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June 7, 1902


JAMA. 1902;XXXVIII(23):1518. doi:10.1001/jama.1902.02480230046006

The interest in the relation of diabetes to lesions in the pancreas has been much increased by the recent demonstration of more or less definite changes in the so-called islands of Langerhans in many cases of this disease. The final explanation of diabetes must be sought by chemical methods, and the recent work of Herter and others on adrenalin diabetes, to which reference has been made in these columns from time to time, is extremely suggestive and important. In the meantime the finer morphologic changes that there is good reason to believe may constitute the anatomic substratum of spontaneous pancreatic diabetes will appeal to many as an interesting field of research. No doubt many facts of value will accumulate in time from investigations in this line.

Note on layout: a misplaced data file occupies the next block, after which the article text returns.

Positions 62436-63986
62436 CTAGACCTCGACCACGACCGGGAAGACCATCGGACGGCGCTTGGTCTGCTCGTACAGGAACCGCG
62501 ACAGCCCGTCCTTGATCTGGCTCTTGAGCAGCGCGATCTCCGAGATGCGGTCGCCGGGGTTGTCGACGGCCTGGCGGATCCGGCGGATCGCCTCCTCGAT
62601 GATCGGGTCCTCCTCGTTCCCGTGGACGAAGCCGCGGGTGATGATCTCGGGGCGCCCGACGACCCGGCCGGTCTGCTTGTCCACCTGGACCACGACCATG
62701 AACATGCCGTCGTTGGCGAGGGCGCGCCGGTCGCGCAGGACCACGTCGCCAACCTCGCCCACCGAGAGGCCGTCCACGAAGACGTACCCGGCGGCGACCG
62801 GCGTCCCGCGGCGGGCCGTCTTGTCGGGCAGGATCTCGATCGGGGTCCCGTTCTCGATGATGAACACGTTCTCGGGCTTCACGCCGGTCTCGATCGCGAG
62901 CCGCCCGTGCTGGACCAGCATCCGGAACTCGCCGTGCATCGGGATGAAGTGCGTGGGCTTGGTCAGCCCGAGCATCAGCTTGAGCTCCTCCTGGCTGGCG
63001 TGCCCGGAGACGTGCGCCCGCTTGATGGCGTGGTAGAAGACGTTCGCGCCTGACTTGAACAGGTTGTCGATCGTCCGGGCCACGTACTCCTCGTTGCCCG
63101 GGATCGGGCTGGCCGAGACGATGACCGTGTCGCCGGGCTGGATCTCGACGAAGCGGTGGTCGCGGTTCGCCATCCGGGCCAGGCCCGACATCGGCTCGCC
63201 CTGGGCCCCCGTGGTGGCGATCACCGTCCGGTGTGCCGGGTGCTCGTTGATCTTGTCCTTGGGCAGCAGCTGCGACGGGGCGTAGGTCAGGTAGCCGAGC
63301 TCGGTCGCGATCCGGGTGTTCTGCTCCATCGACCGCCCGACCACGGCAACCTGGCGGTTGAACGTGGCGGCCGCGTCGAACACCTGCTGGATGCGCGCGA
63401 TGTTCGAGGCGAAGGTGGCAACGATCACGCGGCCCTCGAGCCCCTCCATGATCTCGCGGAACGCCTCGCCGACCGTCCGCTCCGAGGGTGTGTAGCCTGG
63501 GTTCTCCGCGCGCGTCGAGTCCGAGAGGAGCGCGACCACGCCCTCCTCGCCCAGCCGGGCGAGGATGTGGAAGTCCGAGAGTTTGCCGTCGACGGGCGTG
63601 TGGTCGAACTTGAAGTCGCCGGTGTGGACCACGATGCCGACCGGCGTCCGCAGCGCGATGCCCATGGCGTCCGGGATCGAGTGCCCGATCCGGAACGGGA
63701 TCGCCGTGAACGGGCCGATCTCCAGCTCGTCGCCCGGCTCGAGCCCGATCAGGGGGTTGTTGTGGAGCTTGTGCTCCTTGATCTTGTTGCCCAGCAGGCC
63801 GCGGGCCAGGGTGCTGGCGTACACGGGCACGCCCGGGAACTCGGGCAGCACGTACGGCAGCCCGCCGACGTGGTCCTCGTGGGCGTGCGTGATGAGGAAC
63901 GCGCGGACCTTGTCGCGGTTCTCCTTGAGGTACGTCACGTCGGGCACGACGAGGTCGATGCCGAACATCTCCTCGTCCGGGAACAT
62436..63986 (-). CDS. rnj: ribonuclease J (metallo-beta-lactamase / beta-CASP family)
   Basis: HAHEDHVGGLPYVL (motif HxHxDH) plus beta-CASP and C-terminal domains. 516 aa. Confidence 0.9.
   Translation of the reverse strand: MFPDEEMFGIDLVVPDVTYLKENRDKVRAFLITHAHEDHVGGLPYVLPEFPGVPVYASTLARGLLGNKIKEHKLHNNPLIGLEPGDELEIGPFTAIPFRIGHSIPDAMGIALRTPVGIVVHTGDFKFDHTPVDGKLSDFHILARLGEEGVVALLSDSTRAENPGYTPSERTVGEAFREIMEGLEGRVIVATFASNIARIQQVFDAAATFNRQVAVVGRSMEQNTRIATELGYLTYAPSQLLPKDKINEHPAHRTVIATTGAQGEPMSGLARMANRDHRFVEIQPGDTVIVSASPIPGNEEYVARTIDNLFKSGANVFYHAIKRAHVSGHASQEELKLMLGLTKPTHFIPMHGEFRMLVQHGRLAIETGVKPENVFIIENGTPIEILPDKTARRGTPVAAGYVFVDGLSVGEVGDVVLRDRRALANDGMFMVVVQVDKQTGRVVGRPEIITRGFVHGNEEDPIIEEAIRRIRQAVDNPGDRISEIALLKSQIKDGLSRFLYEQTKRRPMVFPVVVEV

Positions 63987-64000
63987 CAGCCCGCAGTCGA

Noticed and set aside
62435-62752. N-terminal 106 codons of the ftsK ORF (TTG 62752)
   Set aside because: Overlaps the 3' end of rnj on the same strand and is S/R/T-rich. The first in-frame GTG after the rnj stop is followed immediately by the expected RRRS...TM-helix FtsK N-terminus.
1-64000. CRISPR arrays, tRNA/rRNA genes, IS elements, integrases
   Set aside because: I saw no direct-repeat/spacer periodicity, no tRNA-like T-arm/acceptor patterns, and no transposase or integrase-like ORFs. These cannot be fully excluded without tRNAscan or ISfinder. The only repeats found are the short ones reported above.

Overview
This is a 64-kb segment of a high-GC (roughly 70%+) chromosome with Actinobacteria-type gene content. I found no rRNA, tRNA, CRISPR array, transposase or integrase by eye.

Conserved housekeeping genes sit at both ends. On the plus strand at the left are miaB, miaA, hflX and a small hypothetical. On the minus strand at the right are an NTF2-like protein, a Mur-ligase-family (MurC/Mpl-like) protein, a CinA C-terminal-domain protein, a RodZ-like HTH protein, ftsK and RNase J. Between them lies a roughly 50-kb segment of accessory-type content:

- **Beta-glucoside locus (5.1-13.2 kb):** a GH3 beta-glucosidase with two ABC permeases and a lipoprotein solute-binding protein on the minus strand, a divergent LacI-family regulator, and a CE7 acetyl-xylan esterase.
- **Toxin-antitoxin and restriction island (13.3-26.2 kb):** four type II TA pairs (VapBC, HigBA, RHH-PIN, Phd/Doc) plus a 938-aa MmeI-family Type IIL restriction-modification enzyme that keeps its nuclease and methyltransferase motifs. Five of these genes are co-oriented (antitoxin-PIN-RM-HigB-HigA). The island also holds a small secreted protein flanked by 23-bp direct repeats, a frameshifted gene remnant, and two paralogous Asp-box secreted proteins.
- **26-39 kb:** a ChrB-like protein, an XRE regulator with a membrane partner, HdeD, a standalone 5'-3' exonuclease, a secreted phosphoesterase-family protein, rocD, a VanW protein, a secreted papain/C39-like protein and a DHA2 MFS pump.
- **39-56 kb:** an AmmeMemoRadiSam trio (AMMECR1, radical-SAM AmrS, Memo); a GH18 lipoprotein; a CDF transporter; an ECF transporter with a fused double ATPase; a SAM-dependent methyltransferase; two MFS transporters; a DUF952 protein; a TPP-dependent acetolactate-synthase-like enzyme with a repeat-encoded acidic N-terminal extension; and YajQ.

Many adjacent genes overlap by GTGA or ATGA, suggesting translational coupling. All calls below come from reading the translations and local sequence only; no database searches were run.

At present interest centers especially in the islands of Langerhans, these peculiar glomerulus-like, minute structures that have the same general cellular make-up in the